The improved pneumatic cylinders hit the market in the mid-1990s, and enhanced their suitability for clean rooms in three critical ways: they were cleaner, much more rigid for larger loads and provided precise positioning capabilities. This innovation kicked off an important trend in pneumatics, making air cylinders a viable alternative to stepper motors.

Today, clean room production has extended beyond semiconductor manufacturing and electronics, into many other industries. The number of pneumatic products that are suitable for use in clean rooms has also expanded considerably.

Festo , for example, produce a range of equipment that includes cylinders, drives, valves, grippers and all sorts of vacuum, handling and compressed air systems. Components such as sensors, compressed air regulators, filters and fittings are available in 80+ product ranges that are rated for ISO-classified clean room environments.

Choosing Clean Room Products

Clean rooms are rated under the ISO 14644-1 classification system, according to the cleanliness of the air inside. The standard stipulates the size and maximum number of particles that may be allowed per cubic metre of air. Clean room classes rated under this standard range from ISO1 to ISO9, where 1 is the cleanest and 9 is the most contaminated class. However, even an ISO9 clean room is less contaminated than an ordinary room. Clean room classes 7 and 8 are the most common.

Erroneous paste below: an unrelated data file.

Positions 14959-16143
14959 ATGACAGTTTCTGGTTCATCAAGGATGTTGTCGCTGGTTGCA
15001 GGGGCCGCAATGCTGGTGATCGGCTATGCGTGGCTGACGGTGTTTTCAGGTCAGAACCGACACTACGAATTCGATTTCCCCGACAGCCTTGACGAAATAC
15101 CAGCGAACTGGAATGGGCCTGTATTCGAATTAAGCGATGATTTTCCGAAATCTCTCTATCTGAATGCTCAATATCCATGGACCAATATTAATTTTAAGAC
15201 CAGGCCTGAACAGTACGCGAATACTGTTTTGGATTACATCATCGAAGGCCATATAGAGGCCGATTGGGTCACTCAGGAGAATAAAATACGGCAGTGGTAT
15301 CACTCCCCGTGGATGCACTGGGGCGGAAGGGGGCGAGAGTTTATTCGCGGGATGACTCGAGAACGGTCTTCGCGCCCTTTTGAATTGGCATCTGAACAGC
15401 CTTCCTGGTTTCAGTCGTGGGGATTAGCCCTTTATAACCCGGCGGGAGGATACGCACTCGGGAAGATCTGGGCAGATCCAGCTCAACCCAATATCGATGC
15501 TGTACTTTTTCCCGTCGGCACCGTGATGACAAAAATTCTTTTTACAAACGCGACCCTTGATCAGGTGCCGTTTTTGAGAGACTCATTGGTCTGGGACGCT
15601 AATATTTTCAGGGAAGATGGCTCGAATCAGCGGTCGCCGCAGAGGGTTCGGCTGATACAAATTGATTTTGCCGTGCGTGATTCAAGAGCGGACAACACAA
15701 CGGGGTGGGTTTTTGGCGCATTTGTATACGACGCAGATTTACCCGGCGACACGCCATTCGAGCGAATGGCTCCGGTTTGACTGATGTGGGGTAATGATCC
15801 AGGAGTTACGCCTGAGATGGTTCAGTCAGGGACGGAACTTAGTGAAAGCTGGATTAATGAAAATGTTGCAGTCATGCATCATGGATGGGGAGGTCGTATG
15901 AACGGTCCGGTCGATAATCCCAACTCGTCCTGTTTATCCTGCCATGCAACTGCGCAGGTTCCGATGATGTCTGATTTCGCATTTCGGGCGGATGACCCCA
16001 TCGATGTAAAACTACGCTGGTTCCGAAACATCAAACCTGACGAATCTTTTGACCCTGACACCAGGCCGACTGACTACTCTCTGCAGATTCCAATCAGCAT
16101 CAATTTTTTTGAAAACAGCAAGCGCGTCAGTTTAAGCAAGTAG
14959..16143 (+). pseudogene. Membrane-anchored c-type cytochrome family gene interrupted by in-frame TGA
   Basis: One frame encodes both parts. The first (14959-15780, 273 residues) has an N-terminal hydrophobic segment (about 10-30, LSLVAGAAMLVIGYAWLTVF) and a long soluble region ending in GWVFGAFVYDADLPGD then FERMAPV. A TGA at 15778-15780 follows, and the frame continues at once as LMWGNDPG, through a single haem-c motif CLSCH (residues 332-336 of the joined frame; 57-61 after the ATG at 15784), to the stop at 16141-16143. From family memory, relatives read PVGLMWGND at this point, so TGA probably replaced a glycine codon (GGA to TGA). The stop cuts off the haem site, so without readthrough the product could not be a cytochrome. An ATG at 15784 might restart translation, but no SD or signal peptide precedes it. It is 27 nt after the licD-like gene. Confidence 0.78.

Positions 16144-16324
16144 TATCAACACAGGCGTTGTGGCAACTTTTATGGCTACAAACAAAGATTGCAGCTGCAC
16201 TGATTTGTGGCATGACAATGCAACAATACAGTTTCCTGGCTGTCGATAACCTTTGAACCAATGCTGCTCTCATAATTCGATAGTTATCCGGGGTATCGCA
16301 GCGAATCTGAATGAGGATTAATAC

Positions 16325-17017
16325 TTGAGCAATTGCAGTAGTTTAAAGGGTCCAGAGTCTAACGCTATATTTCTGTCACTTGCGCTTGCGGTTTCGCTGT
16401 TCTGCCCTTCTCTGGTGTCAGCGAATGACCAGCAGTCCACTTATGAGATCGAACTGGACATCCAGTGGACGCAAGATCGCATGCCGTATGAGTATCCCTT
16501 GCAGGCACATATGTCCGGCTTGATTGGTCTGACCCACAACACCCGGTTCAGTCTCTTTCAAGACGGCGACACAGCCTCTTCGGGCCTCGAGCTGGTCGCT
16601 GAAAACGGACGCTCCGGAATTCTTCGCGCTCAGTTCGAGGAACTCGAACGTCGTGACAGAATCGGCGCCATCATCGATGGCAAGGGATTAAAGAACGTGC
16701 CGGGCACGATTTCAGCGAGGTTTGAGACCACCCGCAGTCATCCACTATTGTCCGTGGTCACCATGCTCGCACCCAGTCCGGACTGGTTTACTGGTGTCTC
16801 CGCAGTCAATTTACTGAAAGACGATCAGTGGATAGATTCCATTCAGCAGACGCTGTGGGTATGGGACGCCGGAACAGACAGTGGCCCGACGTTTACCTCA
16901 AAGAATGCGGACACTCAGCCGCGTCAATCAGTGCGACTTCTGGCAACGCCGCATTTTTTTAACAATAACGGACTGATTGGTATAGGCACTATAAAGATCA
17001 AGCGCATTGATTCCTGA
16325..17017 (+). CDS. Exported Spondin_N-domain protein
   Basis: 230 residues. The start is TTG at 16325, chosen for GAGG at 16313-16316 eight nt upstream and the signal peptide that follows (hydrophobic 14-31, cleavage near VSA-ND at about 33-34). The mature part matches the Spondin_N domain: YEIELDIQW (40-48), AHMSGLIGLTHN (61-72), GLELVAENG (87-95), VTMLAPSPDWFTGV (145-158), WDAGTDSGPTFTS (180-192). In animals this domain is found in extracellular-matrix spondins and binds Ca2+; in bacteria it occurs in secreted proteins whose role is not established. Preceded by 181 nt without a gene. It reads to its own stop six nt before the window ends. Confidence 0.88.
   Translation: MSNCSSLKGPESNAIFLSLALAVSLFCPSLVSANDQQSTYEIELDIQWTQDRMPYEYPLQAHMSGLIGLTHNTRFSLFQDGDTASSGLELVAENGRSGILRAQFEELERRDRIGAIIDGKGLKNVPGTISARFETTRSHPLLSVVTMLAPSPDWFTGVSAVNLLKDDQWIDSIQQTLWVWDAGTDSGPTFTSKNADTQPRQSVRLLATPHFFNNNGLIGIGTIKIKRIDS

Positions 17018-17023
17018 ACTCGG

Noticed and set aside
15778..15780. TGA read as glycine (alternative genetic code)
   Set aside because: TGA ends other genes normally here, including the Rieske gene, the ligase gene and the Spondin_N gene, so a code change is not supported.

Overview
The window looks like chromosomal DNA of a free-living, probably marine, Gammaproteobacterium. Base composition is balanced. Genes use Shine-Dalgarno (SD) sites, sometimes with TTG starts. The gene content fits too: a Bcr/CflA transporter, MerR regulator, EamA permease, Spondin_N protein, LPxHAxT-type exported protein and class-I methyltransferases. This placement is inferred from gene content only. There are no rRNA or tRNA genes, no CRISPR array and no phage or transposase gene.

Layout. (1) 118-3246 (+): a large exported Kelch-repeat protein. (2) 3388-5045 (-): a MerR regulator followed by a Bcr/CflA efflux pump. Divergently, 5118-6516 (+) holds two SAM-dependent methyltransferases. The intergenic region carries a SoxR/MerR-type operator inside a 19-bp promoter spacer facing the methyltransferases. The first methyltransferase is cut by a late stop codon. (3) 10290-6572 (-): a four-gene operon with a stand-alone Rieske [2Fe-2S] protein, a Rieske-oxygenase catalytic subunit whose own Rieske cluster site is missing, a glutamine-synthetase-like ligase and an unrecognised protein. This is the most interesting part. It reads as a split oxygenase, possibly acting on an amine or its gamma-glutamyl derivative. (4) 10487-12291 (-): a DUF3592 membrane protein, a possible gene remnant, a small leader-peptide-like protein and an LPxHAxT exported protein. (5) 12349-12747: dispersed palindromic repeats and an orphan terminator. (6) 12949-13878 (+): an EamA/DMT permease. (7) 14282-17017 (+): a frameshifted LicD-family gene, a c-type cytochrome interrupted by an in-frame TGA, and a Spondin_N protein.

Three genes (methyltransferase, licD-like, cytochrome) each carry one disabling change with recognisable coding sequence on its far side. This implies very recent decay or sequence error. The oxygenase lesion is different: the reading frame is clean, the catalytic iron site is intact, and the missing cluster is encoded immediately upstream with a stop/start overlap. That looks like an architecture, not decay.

The associated standard ISO 14644-14 rates any products that you wish to use inside the clean room with the correct classification for the rating of the room itself. Clean rooms are not uniformly rated, however, and varying levels of cleanliness apply to different areas. It’s possible, for example, to have a general workflow area rated in class 7, while the area directly above a workpiece needs to be rated in class 5. Clean room products are therefore classified according to where they’ll be used in the application.

When purchasing pneumatic products for use in clean rooms, be sure to match the ISO rating of the product with the ISO rating of the area in which you wish to use it. This might mean you end up with a variety of products in different classes, but that depends on the manufacturer. Festo, with whom we have an official partnership, have issued a separate clean room catalogue, which classifies all their pneumatic products according to their area of use. Although these are generally rated ISO 7, most of them can be used in class 6 and 5 environments, and some even in class 4.

Expanding Market

Clean rooms are now common throughout industry, wherever a manufacturing process is impacted by particulate contamination. They come in all sizes and degrees of complexity and are critical to the micro-processes required by modern technologies. You’ll find clean rooms used extensively in industries like medical device and life sciences, biotech, pharmaceuticals and semiconductor manufacturing.

They’re also used for the type of critical process manufacturing that you’ll see in nanotechnology, optics and photovoltaic engineering, plus energy, aerospace and military applications. In the last few decades, pneumatics have made significant inroads into the market for clean room rated products, providing a cheaper and more efficient solution to eradicating particulate contamination.